Members of the tit family found in the UK

 

In the UK, there are six species of tits in the family Paridae, part of a large family of small passerine birds. The two most colourful, the great and blue tits are common and among the most persistent and successful visitors to garden feeders. Three others are more similar in appearance and harder to distinguish from a fleeting sighting. The sixth species is the crested tit, which is now recognised as being from a distinct genus.

The tits are generalist insectivores that consume a wide range of small insects and other invertebrates, particularly small defoliating caterpillars. They also consume seeds and nuts, particularly in the winter.

 

In addition we have two unrelated species to which we have also called tits.

Long-tailed tit

The long-tailed tit (Aegethalos caudatus)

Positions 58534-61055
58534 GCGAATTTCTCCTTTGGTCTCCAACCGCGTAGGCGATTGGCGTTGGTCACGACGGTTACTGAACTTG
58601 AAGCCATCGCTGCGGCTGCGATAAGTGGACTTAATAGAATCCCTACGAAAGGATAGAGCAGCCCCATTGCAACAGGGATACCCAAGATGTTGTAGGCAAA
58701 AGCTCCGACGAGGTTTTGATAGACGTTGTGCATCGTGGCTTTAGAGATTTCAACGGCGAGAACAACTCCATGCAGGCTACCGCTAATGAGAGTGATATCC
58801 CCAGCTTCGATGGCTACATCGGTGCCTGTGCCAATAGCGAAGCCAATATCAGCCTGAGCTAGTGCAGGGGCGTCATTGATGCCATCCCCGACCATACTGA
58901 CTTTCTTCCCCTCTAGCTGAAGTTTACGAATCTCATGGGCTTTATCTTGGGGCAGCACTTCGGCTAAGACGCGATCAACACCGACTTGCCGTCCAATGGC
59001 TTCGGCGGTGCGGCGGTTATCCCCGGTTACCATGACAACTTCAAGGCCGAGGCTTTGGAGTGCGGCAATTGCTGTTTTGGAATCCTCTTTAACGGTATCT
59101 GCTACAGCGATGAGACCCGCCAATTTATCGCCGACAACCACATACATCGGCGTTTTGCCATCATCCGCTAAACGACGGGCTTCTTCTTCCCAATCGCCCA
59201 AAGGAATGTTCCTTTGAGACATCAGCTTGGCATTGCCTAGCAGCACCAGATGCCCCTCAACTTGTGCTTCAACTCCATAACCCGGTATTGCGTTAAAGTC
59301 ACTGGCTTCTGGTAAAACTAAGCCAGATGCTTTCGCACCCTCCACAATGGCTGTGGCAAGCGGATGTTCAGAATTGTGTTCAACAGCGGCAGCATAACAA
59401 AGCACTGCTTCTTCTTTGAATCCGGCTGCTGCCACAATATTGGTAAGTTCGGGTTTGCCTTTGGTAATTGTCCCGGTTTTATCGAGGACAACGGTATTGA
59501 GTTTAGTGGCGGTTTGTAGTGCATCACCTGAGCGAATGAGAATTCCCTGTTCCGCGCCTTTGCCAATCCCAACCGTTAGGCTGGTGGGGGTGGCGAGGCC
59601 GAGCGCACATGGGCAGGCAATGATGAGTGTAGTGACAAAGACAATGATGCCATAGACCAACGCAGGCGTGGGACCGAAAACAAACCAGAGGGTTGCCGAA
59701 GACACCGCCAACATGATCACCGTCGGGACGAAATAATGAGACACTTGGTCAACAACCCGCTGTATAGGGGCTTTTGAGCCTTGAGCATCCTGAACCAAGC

This is not a true tit, but rather belongs to a closely-related small family Aegithalidae, characterised by their long tails and intricate nests woven from moss, lichen and cobwebs.

 

Bearded tit

The bearded tit (Panurus biarmicus)
Also known as the bearded reedling is a small, sexually dimorphic reed-bed passerine and not actually a tit. New research has shown that this species is a sister group to the larks and is better placed in its own family, Panuridae It is usually found only in reedbeds but away from breeding areas in winter.